When governments conducted experiments on their own people in history up to the early 1900s, it was usually on people society looked down upon. Yet things really changed heavily in Nazi Germany, once Adolph Hitler took power and rounded up Jewish people. He blamed all the nation’s problems on them when there were many problems often unrelated to the Jews. In spite of this, over 6 million Jewish people were rounded up and put into Concentration Camps.
Several people were killed, and many more were put to work in labor camps. Yet some were forced to be Nazi lab rats for their scientists to experiment on. They forced some to drink seawater as a way to find ways to make it drinkable. Others were forced into freezing conditions to test hypothermia symptoms. Many unlucky few tested poisons, while potentially the worst were the surgical experiments. One being bone-grafting. Some were even given tuberculosis, malaria, hepatitis, and other diseases to help the Nazis develop vaccines. There were far more than this too.
At some point in 1943, the United States Navy decided it wanted to expose its sailors to mustard gas. The official experiment was supposed to test the effectiveness of new clothing and gas masks. Since the gas was so damaging during World War I, it made sense to want to find ways to battle it. This led them to conduct experiments at the Naval Research Laboratory in Washington. The Navy recruited thousands of 17 & 18-year-old boys that were all roughly eight weeks into boot camp.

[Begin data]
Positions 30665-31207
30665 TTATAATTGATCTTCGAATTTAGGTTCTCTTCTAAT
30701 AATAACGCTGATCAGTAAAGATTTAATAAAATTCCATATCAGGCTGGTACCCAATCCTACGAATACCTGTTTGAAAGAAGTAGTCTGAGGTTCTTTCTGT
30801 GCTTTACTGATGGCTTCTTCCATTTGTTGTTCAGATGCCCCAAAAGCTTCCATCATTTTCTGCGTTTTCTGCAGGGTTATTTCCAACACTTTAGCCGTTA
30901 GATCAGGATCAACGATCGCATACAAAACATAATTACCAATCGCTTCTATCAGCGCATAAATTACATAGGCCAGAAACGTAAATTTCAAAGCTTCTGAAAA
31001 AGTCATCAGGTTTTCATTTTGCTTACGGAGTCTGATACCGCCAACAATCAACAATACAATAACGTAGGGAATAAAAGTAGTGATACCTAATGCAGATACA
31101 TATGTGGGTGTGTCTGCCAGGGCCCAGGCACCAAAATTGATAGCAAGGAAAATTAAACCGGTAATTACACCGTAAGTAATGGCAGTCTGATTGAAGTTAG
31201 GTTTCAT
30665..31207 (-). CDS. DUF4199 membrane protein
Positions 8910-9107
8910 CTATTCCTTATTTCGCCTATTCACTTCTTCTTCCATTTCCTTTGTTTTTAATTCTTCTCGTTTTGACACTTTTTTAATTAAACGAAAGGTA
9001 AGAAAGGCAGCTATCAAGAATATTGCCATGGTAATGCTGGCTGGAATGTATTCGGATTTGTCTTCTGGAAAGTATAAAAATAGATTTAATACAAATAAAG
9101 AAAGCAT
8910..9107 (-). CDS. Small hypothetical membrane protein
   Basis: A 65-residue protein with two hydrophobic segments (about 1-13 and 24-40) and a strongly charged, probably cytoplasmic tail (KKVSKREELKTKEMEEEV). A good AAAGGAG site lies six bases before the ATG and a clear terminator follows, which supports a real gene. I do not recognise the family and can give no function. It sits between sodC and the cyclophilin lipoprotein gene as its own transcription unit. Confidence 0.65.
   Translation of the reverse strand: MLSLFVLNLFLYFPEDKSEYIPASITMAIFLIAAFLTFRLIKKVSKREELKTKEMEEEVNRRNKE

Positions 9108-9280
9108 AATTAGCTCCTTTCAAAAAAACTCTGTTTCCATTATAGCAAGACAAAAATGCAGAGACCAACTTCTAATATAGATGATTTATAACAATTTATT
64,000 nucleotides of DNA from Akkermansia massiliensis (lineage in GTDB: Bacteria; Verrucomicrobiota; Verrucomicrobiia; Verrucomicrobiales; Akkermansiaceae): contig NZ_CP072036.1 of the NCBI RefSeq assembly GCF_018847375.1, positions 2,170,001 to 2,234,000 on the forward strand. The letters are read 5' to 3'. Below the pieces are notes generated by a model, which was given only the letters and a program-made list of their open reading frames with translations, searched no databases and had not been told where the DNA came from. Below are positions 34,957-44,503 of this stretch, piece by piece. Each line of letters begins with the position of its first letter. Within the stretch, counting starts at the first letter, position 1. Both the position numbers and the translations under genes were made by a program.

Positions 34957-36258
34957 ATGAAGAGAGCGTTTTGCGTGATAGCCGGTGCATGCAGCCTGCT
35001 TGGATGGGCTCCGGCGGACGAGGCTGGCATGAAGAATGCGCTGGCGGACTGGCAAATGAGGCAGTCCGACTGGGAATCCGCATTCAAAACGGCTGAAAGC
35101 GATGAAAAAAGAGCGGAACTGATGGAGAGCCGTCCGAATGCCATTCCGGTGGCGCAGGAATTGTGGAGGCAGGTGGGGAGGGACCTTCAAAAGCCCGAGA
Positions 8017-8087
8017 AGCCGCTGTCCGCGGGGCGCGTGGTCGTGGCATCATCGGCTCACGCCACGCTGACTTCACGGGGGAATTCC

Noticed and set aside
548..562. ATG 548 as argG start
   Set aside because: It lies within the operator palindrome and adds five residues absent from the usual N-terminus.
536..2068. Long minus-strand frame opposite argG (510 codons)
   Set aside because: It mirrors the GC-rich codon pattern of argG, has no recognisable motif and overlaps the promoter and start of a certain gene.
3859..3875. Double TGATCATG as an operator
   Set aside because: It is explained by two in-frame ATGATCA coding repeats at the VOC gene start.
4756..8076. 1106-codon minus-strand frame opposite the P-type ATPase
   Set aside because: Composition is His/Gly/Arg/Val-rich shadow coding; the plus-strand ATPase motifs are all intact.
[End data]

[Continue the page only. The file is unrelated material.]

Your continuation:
They were told that they needed people to help with experiments that could help them shorten the war. The boys jumped at the chance to help their country. When governments conducted experiments on their own people, as we know, there is always a catch. Only once the boys arrived at the Research Lab, they were told it would involve mustard gas. But they could not get out of the experiment now. Pretty much all of them suffered severe external and internal burns, which were ignored by the Navy. They even threatened some with the Espionage Act, which the nation used to punish spies, terrorists, etc.
Possibly the worst thing we ever did to our own people outside of slavery & war has to be the Tuskegee Syphilis Study. For this study, which began in 1932, the U.S. Public Health Service began working with the Tuskegee Institute. They wanted to try to find a way to curb the effects of Syphilis. Yet they also wanted to track the progression of the disease to better understand it too. To do this, they went to Macon County, Alabama, and decided to pick 600 poor, illiterate, black male sharecroppers. 399 of them had previously contracted syphilis. However, they did not know they had it.
The government doctors did not tell them they had it either. However, they did promise them free healthcare, meals, and even burial insurance if they participated in their study. Being poor, this was life-changing for them. Even when we found that Penicillin could cure the illness, the government did not alert them of their syphilis diagnosis. In fact, they followed these men (even as many were dying), up to 1972 before the study was ended. Due to the lack of knowledge, many of the men’s wives caught the disease and their children were often born with congenital syphilis. It even led to a rise in the disease nationwide!